How a Modular Home is Constructed – Part 3 Roofs

Posted on May 22nd, 2016 by Westchester | Posted in: Home Plan Central

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Have you ever wondered how modular units all come together to become a quality built home? In the next series of blogs we will be pulling back the curtain so to speak, and educating you on what specifically happens behind the scenes in the building of a modular home. In these blogs we’ll be taking you through our factory one production stage at a time to discuss the specifics of how a modular home is built.

Last week we began with floors. This week Roof/Ceiling Systems will be the topic. As mentioned in our previous blogs, roof systems are built simultaneously at the same time as walls and floors. Roof systems will be discussed in the upcoming blog series.

Unlike conventional site built construction, roof trusses are usually not used in the building of a modular home. In site construction, roof trusses are built separately, and are installed via a crane at the jobsite after the framing is complete. Instead, the roof and ceiling systems in a modular home are built into the actual structure of the home. Engineered with a fold up self supporting rafter system, the modular roof system might be one of the more complicated stages of the modular home construction process.

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Stage Three: Roof/Ceiling Systems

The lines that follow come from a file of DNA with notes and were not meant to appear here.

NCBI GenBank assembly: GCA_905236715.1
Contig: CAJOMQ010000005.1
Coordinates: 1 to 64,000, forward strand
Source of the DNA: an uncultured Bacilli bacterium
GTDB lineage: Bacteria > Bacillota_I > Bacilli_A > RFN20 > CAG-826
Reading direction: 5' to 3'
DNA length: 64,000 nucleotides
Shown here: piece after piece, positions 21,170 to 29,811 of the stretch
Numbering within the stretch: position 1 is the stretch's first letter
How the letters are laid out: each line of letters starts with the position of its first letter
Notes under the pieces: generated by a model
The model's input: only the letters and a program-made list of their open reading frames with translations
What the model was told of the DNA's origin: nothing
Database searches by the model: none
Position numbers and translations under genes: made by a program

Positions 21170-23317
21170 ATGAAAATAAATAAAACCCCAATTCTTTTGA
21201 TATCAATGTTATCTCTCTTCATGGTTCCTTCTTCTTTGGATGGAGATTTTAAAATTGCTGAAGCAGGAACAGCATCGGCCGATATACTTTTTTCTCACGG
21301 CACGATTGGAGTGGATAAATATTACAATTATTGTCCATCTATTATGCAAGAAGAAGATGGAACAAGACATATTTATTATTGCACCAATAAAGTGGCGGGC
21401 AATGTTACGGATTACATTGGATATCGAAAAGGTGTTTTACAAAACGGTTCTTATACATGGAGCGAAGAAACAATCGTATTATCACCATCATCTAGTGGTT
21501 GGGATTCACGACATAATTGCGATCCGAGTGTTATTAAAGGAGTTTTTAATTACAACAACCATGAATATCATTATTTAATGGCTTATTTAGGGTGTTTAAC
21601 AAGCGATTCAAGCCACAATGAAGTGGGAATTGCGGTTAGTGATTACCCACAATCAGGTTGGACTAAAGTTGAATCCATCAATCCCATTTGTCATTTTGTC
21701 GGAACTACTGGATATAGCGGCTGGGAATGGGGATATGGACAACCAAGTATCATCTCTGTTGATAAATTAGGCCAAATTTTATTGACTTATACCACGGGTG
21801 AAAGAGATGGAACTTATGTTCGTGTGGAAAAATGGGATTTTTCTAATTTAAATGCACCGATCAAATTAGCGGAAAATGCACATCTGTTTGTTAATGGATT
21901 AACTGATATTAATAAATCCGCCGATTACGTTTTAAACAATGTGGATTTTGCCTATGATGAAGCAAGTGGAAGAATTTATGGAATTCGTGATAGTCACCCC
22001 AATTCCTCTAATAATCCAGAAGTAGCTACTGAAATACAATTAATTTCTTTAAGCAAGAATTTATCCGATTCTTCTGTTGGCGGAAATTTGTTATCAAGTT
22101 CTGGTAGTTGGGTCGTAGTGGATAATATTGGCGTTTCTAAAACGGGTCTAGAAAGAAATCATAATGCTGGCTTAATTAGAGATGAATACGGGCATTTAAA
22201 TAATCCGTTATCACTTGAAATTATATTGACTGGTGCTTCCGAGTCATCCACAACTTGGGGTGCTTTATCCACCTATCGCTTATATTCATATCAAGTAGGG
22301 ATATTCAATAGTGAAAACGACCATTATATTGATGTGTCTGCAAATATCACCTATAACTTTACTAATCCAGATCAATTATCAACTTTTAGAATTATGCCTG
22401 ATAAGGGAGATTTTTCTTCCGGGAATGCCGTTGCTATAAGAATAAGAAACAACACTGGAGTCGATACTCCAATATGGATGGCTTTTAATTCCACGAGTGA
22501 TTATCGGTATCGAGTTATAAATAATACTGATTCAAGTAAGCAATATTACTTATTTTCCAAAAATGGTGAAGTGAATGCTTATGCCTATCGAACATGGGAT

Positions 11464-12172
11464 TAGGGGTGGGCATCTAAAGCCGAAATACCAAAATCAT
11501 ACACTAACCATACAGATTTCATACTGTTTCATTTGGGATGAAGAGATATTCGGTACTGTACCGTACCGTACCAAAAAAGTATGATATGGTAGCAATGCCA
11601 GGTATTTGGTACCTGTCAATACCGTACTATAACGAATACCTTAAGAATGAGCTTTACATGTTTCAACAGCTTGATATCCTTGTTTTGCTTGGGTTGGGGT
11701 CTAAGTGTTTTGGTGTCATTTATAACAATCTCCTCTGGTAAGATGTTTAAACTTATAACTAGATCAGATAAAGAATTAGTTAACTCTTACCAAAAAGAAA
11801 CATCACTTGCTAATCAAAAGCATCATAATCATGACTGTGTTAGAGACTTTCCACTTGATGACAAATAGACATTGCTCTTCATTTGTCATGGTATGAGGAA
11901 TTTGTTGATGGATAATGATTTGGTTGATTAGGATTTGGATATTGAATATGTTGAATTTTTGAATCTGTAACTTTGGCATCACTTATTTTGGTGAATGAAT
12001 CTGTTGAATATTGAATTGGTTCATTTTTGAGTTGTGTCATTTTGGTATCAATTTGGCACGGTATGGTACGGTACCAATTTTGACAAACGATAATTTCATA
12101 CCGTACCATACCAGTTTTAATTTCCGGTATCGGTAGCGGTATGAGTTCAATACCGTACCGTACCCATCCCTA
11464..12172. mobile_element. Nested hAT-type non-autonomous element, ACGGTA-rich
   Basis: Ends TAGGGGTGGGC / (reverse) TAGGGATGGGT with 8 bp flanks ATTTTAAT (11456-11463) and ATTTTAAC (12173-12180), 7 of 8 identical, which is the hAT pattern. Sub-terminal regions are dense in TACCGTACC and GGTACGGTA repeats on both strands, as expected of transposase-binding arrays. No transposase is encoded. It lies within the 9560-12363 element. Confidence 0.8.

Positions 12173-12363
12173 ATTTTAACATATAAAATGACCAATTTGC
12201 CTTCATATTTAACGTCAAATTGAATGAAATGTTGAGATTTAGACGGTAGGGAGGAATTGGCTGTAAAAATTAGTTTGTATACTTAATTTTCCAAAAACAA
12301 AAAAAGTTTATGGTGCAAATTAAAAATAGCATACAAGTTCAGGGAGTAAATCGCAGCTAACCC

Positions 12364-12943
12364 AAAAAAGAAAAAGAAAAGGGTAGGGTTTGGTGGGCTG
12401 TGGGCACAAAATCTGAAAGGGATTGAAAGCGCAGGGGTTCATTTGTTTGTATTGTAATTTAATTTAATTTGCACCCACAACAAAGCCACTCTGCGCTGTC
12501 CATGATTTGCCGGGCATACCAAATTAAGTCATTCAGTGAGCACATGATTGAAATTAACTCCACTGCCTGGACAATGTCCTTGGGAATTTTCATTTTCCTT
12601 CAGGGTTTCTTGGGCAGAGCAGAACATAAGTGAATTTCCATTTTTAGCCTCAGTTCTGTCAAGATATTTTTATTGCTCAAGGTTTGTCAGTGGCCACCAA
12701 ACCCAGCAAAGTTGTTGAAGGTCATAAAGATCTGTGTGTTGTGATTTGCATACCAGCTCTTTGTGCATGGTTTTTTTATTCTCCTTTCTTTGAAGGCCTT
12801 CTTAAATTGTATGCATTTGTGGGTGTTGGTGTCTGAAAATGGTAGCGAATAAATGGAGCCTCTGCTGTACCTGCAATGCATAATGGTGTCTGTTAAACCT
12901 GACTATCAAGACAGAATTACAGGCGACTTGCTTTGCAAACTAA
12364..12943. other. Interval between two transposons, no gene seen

For easy installation, roofs are usually built adjacent to the floor and wall stations. Roofs and ceilings begin with the laying out of the drywall and the construction of framing. The 2”x6” or 2”x8” wood members used in the construction are spaced 16” on center. If prescribed by the engineered drawings, a Microlamb beam may be installed in areas of large spans to accommodate heavy weight loads.

Drywall is then adhered to the ceiling framing with a special foam seal spray application.  According to the style of home you are building, 12″ – 16″ front and rear overhangs are then installed. The roof and ceiling structure is then lifted and carried via crane and is set fastened and strapped to the perimeter top plate of the unit as well as lagged into its interior walls.

Don’t miss our next blog posting, Stage Four: Heating and Plumbing

We’d love to hear from you. Have thoughts or questions about Modular Home construction? Feel free to post your comments  in the section below.

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